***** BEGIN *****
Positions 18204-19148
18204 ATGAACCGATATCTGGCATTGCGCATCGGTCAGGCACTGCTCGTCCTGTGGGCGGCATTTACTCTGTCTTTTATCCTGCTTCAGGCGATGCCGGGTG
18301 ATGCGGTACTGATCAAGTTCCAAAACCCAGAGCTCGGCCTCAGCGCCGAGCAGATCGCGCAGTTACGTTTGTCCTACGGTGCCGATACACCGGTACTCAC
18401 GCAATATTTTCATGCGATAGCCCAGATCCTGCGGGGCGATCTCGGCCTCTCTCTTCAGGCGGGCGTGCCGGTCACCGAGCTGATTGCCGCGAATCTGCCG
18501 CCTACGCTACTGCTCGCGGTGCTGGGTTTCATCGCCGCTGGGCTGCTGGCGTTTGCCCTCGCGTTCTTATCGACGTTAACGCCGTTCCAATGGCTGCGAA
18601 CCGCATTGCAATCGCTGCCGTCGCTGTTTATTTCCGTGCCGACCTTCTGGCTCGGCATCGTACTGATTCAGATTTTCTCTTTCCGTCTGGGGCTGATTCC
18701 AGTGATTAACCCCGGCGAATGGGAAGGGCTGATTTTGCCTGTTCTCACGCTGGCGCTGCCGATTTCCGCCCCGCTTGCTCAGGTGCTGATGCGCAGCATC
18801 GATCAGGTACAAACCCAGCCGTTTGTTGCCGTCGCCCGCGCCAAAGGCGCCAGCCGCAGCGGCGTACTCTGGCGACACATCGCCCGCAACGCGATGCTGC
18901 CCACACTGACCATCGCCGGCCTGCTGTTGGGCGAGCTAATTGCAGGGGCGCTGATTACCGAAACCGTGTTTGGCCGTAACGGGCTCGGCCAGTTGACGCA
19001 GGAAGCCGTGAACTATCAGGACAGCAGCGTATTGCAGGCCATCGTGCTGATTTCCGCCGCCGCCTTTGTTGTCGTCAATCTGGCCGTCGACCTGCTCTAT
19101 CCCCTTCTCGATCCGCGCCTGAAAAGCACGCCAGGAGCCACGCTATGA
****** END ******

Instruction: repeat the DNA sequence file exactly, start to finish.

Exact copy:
Positions 18204-19148
18204 ATGAACCGATATCTGGCATTGCGCATCGGTCAGGCACTGCTCGTCCTGTGGGCGGCATTTACTCTGTCTTTTATCCTGCTTCAGGCGATGCCGGGTG
18301 ATGCGGTACTGATCAAGTTCCAAAACCCAGAGCTCGGCCTCAGCGCCGAGCAGATCGCGCAGTTACGTTTGTCCTACGGTGCCGATACACCGGTACTCAC
18401 GCAATATTTTCATGCGATAGCCCAGATCCTGCGGGGCGATCTCGGCCTCTCTCTTCAGGCGGGCGTGCCGGTCACCGAGCTGATTGCCGCGAATCTGCCG
18501 CCTACGCTACTGCTCGCGGTGCTGGGTTTCATCGCCGCTGGGCTGCTGGCGTTTGCCCTCGCGTTCTTATCGACGTTAACGCCGTTCCAATGGCTGCGAA
18601 CCGCATTGCAATCGCTGCCGTCGCTGTTTATTTCCGTGCCGACCTTCTGGCTCGGCATCGTACTGATTCAGATTTTCTCTTTCCGTCTGGGGCTGATTCC
18701 AGTGATTAACCCCGGCGAATGGGAAGGGCTGATTTTGCCTGTTCTCACGCTGGCGCTGCCGATTTCCGCCCCGCTTGCTCAGGTGCTGATGCGCAGCATC
18801 GATCAGGTACAAACCCAGCCGTTTGTTGCCGTCGCCCGCGCCAAAGGCGCCAGCCGCAGCGGCGTACTCTGGCGACACATCGCCCGCAACGCGATGCTGC
18901 CCACACTGACCATCGCCGGCCTGCTGTTGGGCGAGCTAATTGCAGGGGCGCTGATTACCGAAACCGTGTTTGGCCGTAACGGGCTCGGCCAGTTGACGCA
19001 GGAAGCCGTGAACTATCAGGACAGCAGCGTATTGCAGGCCATCGTGCTGATTTCCGCCGCCGCCTTTGTTGTCGTCAATCTGGCCGTCGACCTGCTCTAT
19101 CCCCTTCTCGATCCGCGCCTGAAAAGCACGCCAGGAGCCACGCTATGA